Patterns of mortality change as children enter adolescence

In 2012 alone, an estimated 1.3 million deaths occurred worldwide among 10–19-year-olds.[1] Road injuries, AIDS-related causes, suicide, lower respiratory infections and interpersonal violence were the top five leading causes of death in adolescents and young people in 2012.[2] However, there has been a modest drop in the adolescent mortality rate from 126 deaths per 100,000 in 2000 to 111 per 100,000 in 2012.[3] Despite this overall decline in mortality, the estimated number of global AIDS-related deaths among adolescents aged 10-19 has nearly tripled from 21,000 in 2000 to 60,000 in 2014, despite decreasing among all other age groups.[4] This negative trend is likely attributed to the increasing number of perinatally-infected infants who have survived into adolescence, often undetected or initiated late and not retained on treatment.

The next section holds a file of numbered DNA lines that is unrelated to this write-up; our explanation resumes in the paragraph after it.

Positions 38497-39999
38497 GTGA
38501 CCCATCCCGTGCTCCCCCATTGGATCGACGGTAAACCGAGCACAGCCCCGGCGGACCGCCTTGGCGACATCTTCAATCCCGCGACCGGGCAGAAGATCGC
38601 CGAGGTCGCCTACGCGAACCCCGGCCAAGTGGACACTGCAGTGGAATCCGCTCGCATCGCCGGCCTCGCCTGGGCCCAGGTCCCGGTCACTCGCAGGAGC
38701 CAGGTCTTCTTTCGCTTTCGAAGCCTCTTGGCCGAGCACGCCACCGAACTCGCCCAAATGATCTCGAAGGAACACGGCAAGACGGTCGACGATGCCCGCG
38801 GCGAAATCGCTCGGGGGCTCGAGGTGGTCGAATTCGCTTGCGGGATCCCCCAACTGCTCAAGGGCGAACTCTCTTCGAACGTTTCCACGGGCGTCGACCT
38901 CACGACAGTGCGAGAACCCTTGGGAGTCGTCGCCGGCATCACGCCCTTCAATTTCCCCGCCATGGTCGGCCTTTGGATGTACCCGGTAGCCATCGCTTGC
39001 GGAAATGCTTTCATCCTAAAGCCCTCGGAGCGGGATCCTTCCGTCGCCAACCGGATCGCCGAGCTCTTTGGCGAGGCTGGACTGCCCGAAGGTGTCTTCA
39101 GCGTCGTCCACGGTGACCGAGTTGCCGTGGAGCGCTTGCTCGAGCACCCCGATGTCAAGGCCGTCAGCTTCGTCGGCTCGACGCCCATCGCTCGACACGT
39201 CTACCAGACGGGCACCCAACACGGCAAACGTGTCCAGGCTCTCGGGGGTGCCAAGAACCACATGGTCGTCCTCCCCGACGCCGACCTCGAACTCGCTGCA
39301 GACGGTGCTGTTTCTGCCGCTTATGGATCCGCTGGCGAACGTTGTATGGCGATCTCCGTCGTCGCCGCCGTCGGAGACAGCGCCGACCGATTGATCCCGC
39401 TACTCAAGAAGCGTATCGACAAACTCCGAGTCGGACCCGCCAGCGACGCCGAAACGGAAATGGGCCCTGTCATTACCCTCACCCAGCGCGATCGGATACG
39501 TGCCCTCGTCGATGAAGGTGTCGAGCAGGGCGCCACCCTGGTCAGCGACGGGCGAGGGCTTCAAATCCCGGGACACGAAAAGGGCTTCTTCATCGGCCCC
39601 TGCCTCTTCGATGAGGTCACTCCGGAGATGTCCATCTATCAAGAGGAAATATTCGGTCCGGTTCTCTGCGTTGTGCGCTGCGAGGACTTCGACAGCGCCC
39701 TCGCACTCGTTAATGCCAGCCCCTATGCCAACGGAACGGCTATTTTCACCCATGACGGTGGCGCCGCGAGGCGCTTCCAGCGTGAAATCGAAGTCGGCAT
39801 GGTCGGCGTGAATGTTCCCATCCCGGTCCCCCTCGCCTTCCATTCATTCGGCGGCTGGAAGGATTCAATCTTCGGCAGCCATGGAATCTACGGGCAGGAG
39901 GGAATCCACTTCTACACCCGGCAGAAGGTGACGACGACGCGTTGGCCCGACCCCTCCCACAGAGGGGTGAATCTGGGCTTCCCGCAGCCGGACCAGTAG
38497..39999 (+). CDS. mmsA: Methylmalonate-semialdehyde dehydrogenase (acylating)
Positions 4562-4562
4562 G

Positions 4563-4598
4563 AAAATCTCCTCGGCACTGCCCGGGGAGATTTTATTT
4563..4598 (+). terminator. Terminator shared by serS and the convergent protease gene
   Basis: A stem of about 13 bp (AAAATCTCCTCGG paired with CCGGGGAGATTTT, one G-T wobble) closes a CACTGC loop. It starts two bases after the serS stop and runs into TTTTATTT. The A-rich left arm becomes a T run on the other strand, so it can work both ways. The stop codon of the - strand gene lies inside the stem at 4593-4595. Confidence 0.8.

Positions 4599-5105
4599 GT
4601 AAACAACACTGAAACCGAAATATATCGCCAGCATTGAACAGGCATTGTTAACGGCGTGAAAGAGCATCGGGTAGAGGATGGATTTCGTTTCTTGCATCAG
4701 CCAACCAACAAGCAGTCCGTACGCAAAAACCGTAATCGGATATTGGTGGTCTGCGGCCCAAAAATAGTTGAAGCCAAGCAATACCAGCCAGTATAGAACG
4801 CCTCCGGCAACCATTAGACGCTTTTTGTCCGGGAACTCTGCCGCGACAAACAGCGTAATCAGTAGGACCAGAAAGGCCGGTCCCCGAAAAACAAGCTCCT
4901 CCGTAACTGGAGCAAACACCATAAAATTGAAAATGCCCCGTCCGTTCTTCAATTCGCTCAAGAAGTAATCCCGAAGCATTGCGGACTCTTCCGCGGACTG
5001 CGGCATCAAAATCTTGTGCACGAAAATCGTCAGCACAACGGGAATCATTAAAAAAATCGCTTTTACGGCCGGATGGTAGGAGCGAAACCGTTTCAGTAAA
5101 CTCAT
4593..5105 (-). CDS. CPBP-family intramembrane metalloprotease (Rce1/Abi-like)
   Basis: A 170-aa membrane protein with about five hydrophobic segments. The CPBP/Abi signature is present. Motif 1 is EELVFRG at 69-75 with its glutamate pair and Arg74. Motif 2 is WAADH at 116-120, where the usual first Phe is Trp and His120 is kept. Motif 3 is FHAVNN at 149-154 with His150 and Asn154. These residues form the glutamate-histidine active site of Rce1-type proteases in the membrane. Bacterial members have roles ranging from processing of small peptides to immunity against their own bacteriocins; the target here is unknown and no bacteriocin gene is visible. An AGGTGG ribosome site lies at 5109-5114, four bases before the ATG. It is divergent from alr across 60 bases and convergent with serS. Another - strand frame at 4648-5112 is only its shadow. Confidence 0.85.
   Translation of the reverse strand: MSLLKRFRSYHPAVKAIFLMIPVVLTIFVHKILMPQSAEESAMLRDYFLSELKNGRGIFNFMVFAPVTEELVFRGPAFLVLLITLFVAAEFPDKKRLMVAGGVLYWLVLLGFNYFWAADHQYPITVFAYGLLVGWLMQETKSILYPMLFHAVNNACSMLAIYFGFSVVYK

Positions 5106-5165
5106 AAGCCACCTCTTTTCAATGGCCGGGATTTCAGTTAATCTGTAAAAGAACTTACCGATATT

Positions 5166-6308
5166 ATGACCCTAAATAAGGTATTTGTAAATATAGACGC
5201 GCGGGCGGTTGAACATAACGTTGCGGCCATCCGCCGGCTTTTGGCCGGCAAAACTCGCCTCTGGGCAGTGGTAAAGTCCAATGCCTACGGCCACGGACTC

Adolescent well-being encompasses many dimensions and UNICEF monitors several adolescent-specific indicators in the following vital areas: